This 4-year course is based on physics but includes content from chemistry and biology to give an important appreciation of how all the sciences have new effects to be observed and new applications to be discovered.
This 4/5-year course is based on physics but includes content from chemistry and biology to give an important appreciation of how all the sciences have new effects to be observed and new applications to be discovered.
The Organophotonics Research Group has three separate nanotechnology projects at the moment. They involve composite structures of II-IV semiconductor nanocrystals or nanotubes in organic polymer matrices for electroluminescent displays or photovoltaic cells.
Combining interdisciplinary teaching with cutting edge research, this flagship course will train the next generation of nanotechnologists. The course is associated with the London Centre for Nanotechnology, a joint venture between Imperial College London and UCL, allowing a wider choice of collaborative opportunities.
The main research topics are: Nanomagnetic Logic Devices; Nanoscale Hall-probe Devices; Technology for Preventing Forgery; Smart Nanoparticles for Targeted Cancer Treatment; Fundamental Properties of Nanoscale Magnetism.
The IRC is a collaboration between the University of Cambridge, University College London and the University of Bristol. The IRC will provide an underpinning interdisciplinary activity in Nanotechnology with the theme of understanding and controlling the physical properties of nanostructures and devices by fabrication at single molecule precision. The primary aim is to establish the IRC as an Internationally leading centre for Nanotechnology
Gain experience of research in the rapidly developing interdisciplinary areas of biophotonics, nanomaterials and nanophotonics, X-ray physics and computational modelling. Consists of taught components plus a research project. Ideal preparation for a higher physics degree or careers in scientific research or the financial sector.
This virtual centre of expertise brings together leading edge academic research and expertise in applied materials chemistry at the universities of Bolton, Liverpool, Manchester and the molecular modelling capabilities of the Science and Technology Facilities Council at Daresbury, all in the UK. KCMC aims to drive industrial growth for the UK chemistry-using industries through the coordination, development and exploitation of leading edge materials chemistry research.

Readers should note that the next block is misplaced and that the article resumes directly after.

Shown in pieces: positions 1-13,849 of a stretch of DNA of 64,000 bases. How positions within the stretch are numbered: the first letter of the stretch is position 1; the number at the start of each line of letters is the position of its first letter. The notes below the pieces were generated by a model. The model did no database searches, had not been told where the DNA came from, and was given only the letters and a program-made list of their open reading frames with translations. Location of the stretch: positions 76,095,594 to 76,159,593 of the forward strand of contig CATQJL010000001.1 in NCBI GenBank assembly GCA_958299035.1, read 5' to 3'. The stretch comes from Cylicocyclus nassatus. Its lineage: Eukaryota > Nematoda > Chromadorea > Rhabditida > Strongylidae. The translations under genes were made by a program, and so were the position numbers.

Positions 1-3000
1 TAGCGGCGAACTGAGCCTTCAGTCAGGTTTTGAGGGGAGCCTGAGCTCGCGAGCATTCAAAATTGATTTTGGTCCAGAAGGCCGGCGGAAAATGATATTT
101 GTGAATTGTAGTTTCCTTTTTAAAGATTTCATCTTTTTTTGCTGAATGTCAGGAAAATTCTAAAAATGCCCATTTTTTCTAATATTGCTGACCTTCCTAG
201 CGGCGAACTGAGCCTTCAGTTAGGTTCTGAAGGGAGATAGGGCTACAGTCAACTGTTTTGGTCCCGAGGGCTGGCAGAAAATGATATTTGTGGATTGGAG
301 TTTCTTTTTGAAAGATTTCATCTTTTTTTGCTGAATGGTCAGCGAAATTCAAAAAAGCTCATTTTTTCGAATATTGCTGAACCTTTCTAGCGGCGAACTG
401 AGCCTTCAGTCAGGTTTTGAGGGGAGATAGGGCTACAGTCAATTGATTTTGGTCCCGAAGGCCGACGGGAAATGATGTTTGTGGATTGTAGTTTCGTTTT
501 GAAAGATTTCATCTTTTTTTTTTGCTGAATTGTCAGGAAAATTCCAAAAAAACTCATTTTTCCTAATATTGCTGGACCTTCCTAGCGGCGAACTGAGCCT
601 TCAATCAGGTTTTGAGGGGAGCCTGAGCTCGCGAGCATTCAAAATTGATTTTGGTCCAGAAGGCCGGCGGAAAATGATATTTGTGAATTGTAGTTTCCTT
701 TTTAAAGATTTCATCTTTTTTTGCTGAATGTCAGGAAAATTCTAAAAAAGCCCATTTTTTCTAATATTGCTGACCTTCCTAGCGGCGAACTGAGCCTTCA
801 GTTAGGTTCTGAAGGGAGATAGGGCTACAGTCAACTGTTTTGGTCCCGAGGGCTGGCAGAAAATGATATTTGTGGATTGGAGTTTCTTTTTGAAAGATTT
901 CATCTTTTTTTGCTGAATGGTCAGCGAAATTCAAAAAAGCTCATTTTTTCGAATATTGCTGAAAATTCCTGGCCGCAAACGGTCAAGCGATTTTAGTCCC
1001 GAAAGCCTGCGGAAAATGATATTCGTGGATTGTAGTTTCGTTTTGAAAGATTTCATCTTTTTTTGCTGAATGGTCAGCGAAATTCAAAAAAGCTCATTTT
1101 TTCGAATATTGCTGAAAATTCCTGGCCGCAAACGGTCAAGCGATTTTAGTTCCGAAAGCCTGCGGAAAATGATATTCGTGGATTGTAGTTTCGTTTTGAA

The Quantum Technology Centre contains state-of-the-art nanofabrication facilities, supported by molecular beam epitaxy reactors for atomic layer-by-layer growth of semiconductor nanostructures and devices. Fabrication techniques available include electron-beam lithography using a dedicated electron-beam writer, plasma processing and thin-film deposition. Electronic structures are measured at temperatures down to 10 mK and below by means of DC, microwave and pulse techniques. Photonic structures are characterized using a variety of specialist (0-17 Tesla) magneto-optics and (4-300 K) spectroscopy techniques, x-ray diffraction, electron microscopy and atomic force microscopy methods.
The UK Engineering and Physical Sciences Research Council (EPSRC) in collaboration with leading design houses, chip manufacturers and ECAD vendors has given funding of GBP5.3M ($9.1M) to apply e-Science and Grid technology to tackle some of the fundamental challenges facing nano-CMOS design.
Nanogrowth is an international project, funded by the Engineering and Physical Sciences Research Council EPSRC, to investigate crystal growth mechanisms in nanoporous materials, such as zeolites. The project started in October 2006 and runs for three years. The project team consists of members from universities in the United Kingdom, Sweden and France together with our industrial sponsor in the USA.